Part III: Advanced: Data and Computation (not in Preliminary Edition)
Bibliography
Index
Some Key Images
Caption: Some essential ideas in the theory of computation: an effective procedure is a finite set of instructions for carrying out some unambiguous symbolic manipulation or transformation. If an effective procedure can calculate all the values of a function, it is called an algorithm for that function and that function is then considered a computable function. A Turing Machine is a mathematical description of any algorithm in terms of a hypothetical machine with a simple readwrite head and a tape of paper; a Turing Machine is one formalization of the general idea of an algorithm. In fact, computation itself can then be thought of as the study of algorithms or such formal models of algorithms.
Caption: Computational Thinking Approach for Solving Problems: the skills involved in each step of the Computational Thinking Approach are:
 Problem Specification, which involves Abstraction, Decomposition, and Pattern Recognition
 Algorithmic Expression, which involves Algorithm Design
 Solution Implementation & Evaluation, which involves testing and Generalization
Caption: Data → Information → Knowledge
Fundamental science is about making falsifiable predictions that are verified by experiment. We start with observations of nature; giving these raw facts some structure transforms values into data.Then, giving some context to that data, or reaching some conclusion with that data, gives us information. That information reflects our prediction about the world.
In Shannon's Information framework, data can be thought of as an organized sequence of symbols representing ideas or observations where the symbols might have some value, which is some meaning in some interpretation. If the context that transforms data into information is the probability of occurrence of the messages or the symbols that constitute the messages, we end up with Shannon’s Information measure. We can then transform one representation of data to another as Shannon's Information framework allows us to encode any message into binary digits with no loss of information as long as the probabilities, or frequencies, of the symbols remains the same.
Information, in this framework, is a property of a message that is intended to be communicated between a system consisting of a sender and a receiver. It is an abstract idea that is encoded into some carrier and that reflects some measure of uncertainty about the system. Information is thus data that has some context which helps resolve uncertainty or answers a question of some sort and so reflects our prediction about the world. The fundamental unit of this kind of information, the bit, can be thought of as the fundamental element of communication.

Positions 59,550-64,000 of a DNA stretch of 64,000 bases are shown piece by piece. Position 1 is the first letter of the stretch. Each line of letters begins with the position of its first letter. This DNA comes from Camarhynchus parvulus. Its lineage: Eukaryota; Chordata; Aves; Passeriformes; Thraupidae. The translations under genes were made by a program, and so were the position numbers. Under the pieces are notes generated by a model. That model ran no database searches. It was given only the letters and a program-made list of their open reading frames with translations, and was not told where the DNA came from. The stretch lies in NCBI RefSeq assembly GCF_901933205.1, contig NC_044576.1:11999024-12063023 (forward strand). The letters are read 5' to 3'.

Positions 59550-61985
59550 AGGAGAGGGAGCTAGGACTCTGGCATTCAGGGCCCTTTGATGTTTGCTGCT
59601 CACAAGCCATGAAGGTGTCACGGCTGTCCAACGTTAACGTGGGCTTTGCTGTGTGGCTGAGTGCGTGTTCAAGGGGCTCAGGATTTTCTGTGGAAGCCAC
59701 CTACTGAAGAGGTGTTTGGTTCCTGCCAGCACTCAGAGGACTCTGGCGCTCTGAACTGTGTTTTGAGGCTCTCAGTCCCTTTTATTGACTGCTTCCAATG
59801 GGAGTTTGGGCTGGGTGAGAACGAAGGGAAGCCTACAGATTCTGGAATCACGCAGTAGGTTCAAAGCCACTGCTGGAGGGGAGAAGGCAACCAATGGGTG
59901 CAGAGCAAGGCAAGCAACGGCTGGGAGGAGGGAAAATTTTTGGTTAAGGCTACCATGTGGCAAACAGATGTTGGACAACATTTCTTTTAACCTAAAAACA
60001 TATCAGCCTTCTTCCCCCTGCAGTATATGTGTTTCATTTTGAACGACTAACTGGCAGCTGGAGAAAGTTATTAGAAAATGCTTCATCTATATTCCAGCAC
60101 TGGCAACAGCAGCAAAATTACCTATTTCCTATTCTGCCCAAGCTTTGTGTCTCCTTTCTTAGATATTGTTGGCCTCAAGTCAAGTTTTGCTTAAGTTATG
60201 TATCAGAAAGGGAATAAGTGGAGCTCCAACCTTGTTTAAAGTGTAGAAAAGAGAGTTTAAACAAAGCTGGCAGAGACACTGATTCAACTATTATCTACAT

More generally, we can organize information into a knowledge base, a repository of interlinked entities organized using a semantic model with constraint rules, and then use some logicbased reasoning to derive a decision about the future, which is our actionable knowledge that we can subsequently falsify. Knowledge is thus an implicit (practical, knowhow skills) or explicit (theoretical, knowwhat facts) understanding of formalized, organized information that can help solve some problem.
Computation is the process by which we transform data into information and then into knowledge. Computable, in this context, means that such transformations can be carried out by a Universal Turing Machine. A Turing machine consists of certain processes, or effective procedures, in mathematics that could be carried out by following a set of rules.
Computation using these bits of information, it turns out, is related to physical entropy in thermodynamics and statistical mechanics. Entropy, in the physical sense, can be thought of as the ability to exchange, or transform, work and heat energy and is something that increases in spontaneous transformations, as encapsulated in the Second Law of Thermodynamics.